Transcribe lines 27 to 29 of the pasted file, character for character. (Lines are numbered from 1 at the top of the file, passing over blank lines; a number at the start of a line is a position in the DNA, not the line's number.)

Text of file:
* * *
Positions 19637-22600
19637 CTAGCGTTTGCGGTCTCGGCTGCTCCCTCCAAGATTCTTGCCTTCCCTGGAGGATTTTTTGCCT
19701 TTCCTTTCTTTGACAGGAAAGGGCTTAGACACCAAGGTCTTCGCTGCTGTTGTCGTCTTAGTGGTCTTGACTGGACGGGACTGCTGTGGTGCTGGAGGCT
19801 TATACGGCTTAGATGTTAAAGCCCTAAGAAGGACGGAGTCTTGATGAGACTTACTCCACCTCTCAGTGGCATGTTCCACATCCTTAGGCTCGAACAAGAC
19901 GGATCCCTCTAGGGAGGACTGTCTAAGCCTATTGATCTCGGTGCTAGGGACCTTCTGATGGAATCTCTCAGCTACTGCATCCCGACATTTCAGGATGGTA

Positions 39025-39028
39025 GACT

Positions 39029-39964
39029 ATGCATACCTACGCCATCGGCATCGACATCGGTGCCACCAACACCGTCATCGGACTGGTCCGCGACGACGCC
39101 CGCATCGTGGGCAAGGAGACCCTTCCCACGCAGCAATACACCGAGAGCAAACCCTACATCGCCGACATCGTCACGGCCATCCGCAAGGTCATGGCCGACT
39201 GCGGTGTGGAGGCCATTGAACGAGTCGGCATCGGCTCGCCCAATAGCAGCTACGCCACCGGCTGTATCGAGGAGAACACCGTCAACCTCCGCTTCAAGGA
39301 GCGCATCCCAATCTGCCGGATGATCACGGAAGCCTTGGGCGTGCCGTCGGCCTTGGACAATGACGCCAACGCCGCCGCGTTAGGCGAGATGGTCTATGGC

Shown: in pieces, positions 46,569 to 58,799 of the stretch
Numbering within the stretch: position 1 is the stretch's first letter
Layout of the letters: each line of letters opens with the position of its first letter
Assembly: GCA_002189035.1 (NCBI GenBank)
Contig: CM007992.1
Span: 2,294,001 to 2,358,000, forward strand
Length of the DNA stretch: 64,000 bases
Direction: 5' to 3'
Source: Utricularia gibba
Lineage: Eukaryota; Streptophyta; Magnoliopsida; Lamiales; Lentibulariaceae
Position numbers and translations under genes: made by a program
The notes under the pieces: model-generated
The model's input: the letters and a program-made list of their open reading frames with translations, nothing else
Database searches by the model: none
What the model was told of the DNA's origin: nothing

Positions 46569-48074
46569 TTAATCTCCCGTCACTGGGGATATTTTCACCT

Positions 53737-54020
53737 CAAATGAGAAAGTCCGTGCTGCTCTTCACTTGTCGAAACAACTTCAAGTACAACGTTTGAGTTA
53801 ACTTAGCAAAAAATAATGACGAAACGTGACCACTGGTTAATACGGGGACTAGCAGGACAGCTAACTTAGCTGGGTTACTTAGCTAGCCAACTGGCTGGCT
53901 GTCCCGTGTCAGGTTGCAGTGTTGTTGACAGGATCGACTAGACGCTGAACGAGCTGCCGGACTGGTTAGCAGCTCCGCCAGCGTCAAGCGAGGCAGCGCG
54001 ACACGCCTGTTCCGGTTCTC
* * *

What the model was told of the DNA's origin: nothing

Positions 46569-48074
46569 TTAATCTCCCGTCACTGGGGATATTTTCACCT